We sailed into Istanbul on the Celebrity Reflection for 2 days this summer. Others have posted extensively on navigating the city and the major sites which was helpful in planning our trip. I was very interested in visiting the Asian side but couldn't find much advise in that regard. This post is to help those figure out the ferry system who want to visit the Asian side.
Although the cruiseline offered cruises along the Bosphorus, none actually stopped on the Asian side. With advanced planning we were able to do this on our own. It's safe, inexpensive and easy. What I learned before going is that the company which operates Istanbul's official sea bus/municipal ferries is called Sehir Hatlari. Think about the municipal ferry lines like you would a subway or city bus system in any major city. Sehir Hatlari is owned and operated by the government just the same way. Many people live on the Asian side but work on the European side and commute back and forth each day by boat. It also operates the Bosphorus cruises, but if you don't have time/interest in one of those you can certainly just hop a passenger ferry between the 2 continents.
Ferry line stops and schedules are on their website at http://sehirhatlari.com.tr/en. They're clean, modern, and convenient. If you're going to do this, you can print out maps of the stops and corresponding schedules to help you determine where you want to go and when the ferries arrive/leave. The ferry stops are well-marked and all the people are very nice if you need help. TIP: They also have a mobile app which I downloaded on my phone in advance of the trip.
Here are 3 stops to help you get your bearings:
The Karakoy ferry stop is nearest where the cruise lines dock on the European side. This ferry stop is at the base of the Galata Bridge before you cross the Golden Horn.
The Eminonu ferry stop is on the other side of the Galata Bridge nearer the Sultanhamet (historic district) across the Golden Horn but still on the European side.
The Kadikoy ferry stop is just one town on the Asian side and the destination we'd planned to visit before leaving home. It was described as a lively area with up-market shopping, eating, and entertainment making it popular with wealthy locals.
Leaving Europe / Buying our Ferry Token / Boarding the Ferry
At the Eminonu ferry stop, we saw the building that said Kadikoy (our destination). You buy a token for your fare from a kiosk. The only difficulty we had with this, and what I hadn't prepared for, was that it was in Turkish. Luckily, a very nice man working a fruit stand saw we were having difficulty and actually ran over to help us. Like our own vending machines, the kiosk seems sometime temperamental with paper money. He kept flattening it out (a universal solution apparently) and had to try several times before it actually took the money. If you put paper money in, you'll get change back in coins. The ferry token and coins look a lot alike to the foreign visitor. He was nice enough to pull the token out separately and hand it to us. The token is slightly smaller. TIP: If you know you're going to return to the same stop, then go ahead and buy your return token at the same time.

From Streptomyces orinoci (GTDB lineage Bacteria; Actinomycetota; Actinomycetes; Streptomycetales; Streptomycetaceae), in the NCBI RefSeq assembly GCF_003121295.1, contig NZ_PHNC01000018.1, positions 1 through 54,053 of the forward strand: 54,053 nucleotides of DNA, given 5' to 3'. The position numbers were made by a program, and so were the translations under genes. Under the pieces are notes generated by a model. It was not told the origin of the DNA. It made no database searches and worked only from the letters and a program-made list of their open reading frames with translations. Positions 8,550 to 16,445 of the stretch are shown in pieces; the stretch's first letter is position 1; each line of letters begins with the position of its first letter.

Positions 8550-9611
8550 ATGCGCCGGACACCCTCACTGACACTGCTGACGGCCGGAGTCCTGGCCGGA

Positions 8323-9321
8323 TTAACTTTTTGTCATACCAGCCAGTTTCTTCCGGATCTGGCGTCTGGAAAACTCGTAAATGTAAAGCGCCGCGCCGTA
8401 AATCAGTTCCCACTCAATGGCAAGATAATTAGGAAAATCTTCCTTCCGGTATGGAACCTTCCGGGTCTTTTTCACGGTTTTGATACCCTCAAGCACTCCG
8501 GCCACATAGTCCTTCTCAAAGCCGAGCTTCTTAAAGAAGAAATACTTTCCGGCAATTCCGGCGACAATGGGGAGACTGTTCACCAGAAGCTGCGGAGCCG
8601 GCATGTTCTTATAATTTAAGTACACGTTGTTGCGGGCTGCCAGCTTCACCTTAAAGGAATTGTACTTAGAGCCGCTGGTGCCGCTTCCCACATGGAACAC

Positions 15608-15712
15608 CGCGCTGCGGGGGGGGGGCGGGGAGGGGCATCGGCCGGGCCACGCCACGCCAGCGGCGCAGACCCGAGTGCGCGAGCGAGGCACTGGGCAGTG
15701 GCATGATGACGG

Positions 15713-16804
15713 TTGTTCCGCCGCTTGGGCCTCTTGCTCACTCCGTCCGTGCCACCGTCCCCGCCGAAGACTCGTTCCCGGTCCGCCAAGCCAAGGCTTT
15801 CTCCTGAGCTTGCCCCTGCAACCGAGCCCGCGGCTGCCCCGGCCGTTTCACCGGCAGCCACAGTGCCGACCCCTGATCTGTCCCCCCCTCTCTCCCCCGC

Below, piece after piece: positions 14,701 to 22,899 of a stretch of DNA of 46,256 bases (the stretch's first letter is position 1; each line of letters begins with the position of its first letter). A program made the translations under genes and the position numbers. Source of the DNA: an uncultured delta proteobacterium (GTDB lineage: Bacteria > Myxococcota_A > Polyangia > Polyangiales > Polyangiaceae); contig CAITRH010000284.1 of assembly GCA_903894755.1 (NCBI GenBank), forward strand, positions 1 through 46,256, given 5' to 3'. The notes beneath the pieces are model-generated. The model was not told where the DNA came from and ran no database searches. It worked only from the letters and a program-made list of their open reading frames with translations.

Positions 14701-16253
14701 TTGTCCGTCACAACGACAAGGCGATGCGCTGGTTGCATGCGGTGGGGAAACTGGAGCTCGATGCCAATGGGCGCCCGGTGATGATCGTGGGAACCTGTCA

After you have your token, just walk to the entrance (it's right there and can't be missed). Drop your token into the turnstile and just walk on the ferry. There's indoor and outdoor open seating and upstairs had a coffee stand selling food and drinks. We left from Eminonu and the fare cost us 1.95TL pp each way and the trip was about 15 minutes and provided breathtaking views of Istanbul.
Arriving in Asia / Returning to Europe
We got off the ferry in Kadikoy and there are people everywhere along with ice cream stands, etc. We walked down to the right a hundred yards or so along the promenade on the waterfront taking pictures. We came to a large square where locals were milling about, children playing in the square, and a large Turkish flag (more pictures). If you face the town with the water at your back and look straight ahead about 200 hundred yards, you'll see a Starbucks on the corner. We walked in that direction and spent about 2 hours exploring the narrow streets lined with shops, cafes, restaurants, stopping for Turkish coffee, browsing bookstores, etc. To return, we walked back to the Kadikoy ferry stop and this time looked for Eminonu. We could've also taken the Karakoy ferry if we were headed back directly to the ship.
On a related note, I can't stress enough how helpful the Turkish people are. We stopped numerous times to ask for directions to various museums, mosques, and other landmarks and each person was kind and encouraging. Although salesman were certainly interested in our business, we found them to be friendly in their persistence but never rude or aggressive.
I'm so glad we did this and I hope this helps others who want to do the same thing but who might be nervous. It was so easy to do and worth the little bit of effort to figure it out to say you actually stepped foot in Asia. Next time, I'm going to Asia for dinner!